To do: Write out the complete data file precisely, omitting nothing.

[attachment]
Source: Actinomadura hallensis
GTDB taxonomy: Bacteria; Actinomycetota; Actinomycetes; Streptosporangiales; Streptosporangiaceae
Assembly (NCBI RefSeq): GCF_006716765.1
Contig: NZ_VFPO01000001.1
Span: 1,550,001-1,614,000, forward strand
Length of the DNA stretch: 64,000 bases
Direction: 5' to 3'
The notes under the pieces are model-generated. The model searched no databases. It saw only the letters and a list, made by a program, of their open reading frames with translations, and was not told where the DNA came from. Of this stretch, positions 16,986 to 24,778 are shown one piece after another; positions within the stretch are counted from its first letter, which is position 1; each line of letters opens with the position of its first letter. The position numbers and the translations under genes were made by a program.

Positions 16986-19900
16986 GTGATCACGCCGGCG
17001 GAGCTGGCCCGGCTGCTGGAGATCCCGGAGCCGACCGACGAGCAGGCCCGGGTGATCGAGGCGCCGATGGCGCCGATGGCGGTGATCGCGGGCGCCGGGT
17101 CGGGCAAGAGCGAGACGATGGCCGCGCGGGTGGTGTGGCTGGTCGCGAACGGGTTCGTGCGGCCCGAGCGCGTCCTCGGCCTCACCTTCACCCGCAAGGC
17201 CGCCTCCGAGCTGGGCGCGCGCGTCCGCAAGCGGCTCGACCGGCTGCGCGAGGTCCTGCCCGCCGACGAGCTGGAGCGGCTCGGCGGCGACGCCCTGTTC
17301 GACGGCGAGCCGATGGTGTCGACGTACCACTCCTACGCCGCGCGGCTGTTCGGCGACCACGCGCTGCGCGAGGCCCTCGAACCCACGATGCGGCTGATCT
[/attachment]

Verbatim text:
Source: Actinomadura hallensis
GTDB taxonomy: Bacteria; Actinomycetota; Actinomycetes; Streptosporangiales; Streptosporangiaceae
Assembly (NCBI RefSeq): GCF_006716765.1
Contig: NZ_VFPO01000001.1
Span: 1,550,001-1,614,000, forward strand
Length of the DNA stretch: 64,000 bases
Direction: 5' to 3'
The notes under the pieces are model-generated. The model searched no databases. It saw only the letters and a list, made by a program, of their open reading frames with translations, and was not told where the DNA came from. Of this stretch, positions 16,986 to 24,778 are shown one piece after another; positions within the stretch are counted from its first letter, which is position 1; each line of letters opens with the position of its first letter. The position numbers and the translations under genes were made by a program.

Positions 16986-19900
16986 GTGATCACGCCGGCG
17001 GAGCTGGCCCGGCTGCTGGAGATCCCGGAGCCGACCGACGAGCAGGCCCGGGTGATCGAGGCGCCGATGGCGCCGATGGCGGTGATCGCGGGCGCCGGGT
17101 CGGGCAAGAGCGAGACGATGGCCGCGCGGGTGGTGTGGCTGGTCGCGAACGGGTTCGTGCGGCCCGAGCGCGTCCTCGGCCTCACCTTCACCCGCAAGGC
17201 CGCCTCCGAGCTGGGCGCGCGCGTCCGCAAGCGGCTCGACCGGCTGCGCGAGGTCCTGCCCGCCGACGAGCTGGAGCGGCTCGGCGGCGACGCCCTGTTC
17301 GACGGCGAGCCGATGGTGTCGACGTACCACTCCTACGCCGCGCGGCTGTTCGGCGACCACGCGCTGCGCGAGGCCCTCGAACCCACGATGCGGCTGATCT